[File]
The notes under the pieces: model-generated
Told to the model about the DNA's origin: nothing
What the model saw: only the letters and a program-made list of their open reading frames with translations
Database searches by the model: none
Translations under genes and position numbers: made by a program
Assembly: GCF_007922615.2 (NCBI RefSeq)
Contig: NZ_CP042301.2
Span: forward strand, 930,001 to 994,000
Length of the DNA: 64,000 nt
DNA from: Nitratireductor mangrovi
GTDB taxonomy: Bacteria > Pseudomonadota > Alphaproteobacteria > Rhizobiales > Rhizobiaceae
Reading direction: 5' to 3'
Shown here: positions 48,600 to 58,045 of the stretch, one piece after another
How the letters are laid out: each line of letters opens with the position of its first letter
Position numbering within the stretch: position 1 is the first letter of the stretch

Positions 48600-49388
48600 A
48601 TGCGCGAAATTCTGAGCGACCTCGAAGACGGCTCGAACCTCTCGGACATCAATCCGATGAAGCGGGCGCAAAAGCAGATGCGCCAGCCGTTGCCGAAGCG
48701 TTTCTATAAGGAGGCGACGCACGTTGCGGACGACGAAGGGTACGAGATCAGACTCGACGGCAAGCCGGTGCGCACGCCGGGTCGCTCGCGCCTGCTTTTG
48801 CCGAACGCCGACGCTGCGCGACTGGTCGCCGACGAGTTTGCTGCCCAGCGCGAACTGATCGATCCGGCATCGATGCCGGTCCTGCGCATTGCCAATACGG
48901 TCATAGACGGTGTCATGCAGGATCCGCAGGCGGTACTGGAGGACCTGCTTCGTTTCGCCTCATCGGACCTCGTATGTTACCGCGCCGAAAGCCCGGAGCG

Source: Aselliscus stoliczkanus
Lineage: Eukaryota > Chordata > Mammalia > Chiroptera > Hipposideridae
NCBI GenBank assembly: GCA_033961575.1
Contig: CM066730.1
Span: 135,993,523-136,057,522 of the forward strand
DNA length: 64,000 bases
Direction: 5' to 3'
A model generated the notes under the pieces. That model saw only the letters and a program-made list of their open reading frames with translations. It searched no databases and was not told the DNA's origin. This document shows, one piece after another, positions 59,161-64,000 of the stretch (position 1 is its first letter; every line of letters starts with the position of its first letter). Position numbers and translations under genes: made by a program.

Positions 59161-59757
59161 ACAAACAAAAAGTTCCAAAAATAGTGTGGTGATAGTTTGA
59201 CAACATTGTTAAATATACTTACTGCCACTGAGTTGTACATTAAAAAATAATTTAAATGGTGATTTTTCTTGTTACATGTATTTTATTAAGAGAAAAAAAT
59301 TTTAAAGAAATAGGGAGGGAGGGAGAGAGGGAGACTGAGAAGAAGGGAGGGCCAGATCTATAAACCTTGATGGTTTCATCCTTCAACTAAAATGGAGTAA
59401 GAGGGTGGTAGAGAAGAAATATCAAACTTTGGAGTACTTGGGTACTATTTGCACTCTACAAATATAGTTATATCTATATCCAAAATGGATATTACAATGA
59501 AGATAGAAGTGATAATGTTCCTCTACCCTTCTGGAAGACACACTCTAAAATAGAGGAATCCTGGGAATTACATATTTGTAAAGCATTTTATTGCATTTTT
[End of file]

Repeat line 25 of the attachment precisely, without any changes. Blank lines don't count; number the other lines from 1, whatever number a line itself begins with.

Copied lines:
Contig: CM066730.1